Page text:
[Excit. Glo. Sirrah, naked fellow. Edg. Poor Tom's a-cold.—I cannot daub it further. [Aside. Glo. Come hither, fellow.

Edg. [Aside.) And yet I must.—Bless thy swat eyes, they bleed.

Glo. Know'st thou the way to Dover ?

Edg. Both stile and gate, horse-way, and foot-path. Poor Tom hath been scared out of his good wits : Bless the good man from the foul fiend!

Glo. Here, take this purse, thou whom the heaven's plagues
Have humbled to all strokes : that I am wretched,
Makes thee the happier :-Heavens, ceal so still !
Let the superfluous, that will not see
Because he doth not feel, feel your pove: quickly ;
So distribution should undo excess,
And each man have enough.-Dost thou know Dover ?

Edg. Ay, master.

Glo. There is a cliff, whose high and bencing head
Looks fearfully in the confined deep:
Bring me but to the very brim of it,
And I'll repair the misery thou dost bear,
With something rich about me: from that place
I shall no leading need.
Edy.

Give me thy arm ;
Poor Tom shall lead thee.

Exeunt,
Edgai, still unknown to his father, leads him to a spot whicl. 19 hrantifully describes a:
being Dover Cliffs.
The whole scene is exquisitely wrought up.

SCENE VI.- The Country near Dover.
Re-enter GLOSTER, and EDGAR dressed like a peasant.
Glo. When shall we come to the top of that same hill ?
Edg. You do climb up it now : look how we labor.
Glo. Methinks, the ground is even.
Edg:

Horrible steep:
Hark, do you hear the sea ?
Glo.

No, truly,

Elg. Why, t.en your other senses grow imperfect
By your eyes' anguish.
Glo.

So may it be, indeed :
Methinks, thy voice is alter'd: and thou speak'st
In better phrase, and matter, than thou didst.

Edg. You are much deceiv’d: in nothing am I chang’d,
But in my garments.
Glo.

Methinks, you are better spoken.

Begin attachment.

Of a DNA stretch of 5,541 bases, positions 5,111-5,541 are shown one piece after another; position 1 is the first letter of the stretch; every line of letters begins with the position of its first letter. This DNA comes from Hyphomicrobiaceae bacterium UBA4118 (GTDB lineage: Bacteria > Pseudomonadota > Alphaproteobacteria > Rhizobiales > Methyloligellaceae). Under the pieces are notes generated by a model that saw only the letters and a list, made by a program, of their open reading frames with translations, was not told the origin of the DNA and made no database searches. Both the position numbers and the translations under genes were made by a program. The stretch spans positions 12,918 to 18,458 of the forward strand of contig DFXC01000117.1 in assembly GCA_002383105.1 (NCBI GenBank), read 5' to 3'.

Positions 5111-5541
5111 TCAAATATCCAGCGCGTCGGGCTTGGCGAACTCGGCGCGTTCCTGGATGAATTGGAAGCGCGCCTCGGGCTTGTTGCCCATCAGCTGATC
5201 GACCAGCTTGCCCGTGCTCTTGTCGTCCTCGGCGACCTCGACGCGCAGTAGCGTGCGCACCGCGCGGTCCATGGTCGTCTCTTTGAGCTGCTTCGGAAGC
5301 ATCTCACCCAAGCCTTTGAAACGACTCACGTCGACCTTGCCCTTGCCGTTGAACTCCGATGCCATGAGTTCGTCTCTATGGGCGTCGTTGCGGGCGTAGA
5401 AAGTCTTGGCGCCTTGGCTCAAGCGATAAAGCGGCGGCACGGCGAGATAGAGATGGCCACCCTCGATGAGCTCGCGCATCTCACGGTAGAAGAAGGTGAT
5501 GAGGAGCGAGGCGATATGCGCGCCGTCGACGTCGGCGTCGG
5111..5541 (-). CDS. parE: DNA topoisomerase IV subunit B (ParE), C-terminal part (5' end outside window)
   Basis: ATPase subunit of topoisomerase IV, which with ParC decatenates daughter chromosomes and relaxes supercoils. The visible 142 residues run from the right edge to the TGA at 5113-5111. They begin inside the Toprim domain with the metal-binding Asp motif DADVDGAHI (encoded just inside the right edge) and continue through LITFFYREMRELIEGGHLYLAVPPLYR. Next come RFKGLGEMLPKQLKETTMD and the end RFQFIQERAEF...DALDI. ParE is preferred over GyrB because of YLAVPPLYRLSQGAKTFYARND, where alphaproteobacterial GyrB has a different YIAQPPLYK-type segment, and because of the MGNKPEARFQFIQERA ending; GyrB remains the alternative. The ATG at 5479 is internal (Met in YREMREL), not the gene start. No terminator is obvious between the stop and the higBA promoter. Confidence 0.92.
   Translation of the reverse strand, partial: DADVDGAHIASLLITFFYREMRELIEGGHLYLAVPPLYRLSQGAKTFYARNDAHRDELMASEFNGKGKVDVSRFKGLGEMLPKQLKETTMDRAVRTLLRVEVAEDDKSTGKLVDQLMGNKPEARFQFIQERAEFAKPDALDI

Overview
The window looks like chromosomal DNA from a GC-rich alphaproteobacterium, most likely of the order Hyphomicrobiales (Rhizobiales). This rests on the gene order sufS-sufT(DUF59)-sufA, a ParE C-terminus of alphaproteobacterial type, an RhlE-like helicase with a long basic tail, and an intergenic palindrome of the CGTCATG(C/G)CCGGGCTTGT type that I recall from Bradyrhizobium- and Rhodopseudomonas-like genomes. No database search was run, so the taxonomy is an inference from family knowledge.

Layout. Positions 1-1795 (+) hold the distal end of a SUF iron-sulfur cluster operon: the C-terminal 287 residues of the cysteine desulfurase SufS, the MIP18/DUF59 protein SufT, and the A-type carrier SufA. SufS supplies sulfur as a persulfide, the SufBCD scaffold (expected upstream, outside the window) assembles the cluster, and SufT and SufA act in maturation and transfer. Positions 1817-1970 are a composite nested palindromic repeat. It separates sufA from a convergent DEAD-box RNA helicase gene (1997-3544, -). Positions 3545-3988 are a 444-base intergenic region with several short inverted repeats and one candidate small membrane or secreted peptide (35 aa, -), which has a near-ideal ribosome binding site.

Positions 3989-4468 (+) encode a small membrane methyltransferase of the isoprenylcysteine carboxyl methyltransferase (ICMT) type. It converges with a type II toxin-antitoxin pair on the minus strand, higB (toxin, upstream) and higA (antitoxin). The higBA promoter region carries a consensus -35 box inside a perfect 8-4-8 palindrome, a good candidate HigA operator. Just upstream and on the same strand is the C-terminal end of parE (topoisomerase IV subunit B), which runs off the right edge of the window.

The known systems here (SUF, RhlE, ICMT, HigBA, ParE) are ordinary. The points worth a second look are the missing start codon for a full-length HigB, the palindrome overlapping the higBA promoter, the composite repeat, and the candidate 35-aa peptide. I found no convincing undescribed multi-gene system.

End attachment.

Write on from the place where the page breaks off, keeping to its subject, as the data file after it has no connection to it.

Edg. Come on, sir: here's the place ;-stand still—How fearful
And dizzy 'tis, to cast one's eyes so low !
The crows, and choughs, that wing the midway air,
Show scarce so gross as beetles : Half way

down
Hangs one that gathers samphire; dreadful trade !
Methinks, he seems no bigger than his head :
The fishermen, that walk upon the beach,
Appear like mice; and yon tall anchoring bark
Diminish'd to her boat; her boat a buoy
Almost too small for sight : The murmuring surge,
That on the unnumber'd idle pebbles chafes,
Cannot be heard so high :—I'll look no more,
Lest my brain turn, and the deficient sight
Topple down headlong.
Glo.

Set me where you stand.
Edg. Give me your hand : You are now within a foot
Of the extreme verge: for all beneath the moon
Would I not leap upright.
Glo.

Let
Here, friend, is another purse ; in it, a jewel
Well worth a poor man's taking: Go thou further off ;
Bid me farewell, and let me hear thee going.
Edg. Now fare you well, good sir.

[Seems to go. Glo.

With all my heart.
Edg. Why I do trifle thus with his despair,
Is done to cure it.
Glo.

O you mighty gods!
This world I do renounce; and, in your sights,
Shake patiently my great affliction off:
If I could bear it longer, and not fall
To quarrel with your great opposeless wills,
My snuff, and loathed part of nature, should
Burn itself out. If Edgar lives, O, bless him !-
Now, fellow, fare thee well.

[He leaps, and falls along Edg.

Gone, sir ? farewell.-
And yet I know not how conceit may rob
The treasury of life, when life itself
Yields to the theft: Had he been where he thought,
By this, had thought been past.—Alive, or dead ?
Ho, you sir ! friend !—Hear you, sir ?-speak !

go my hand.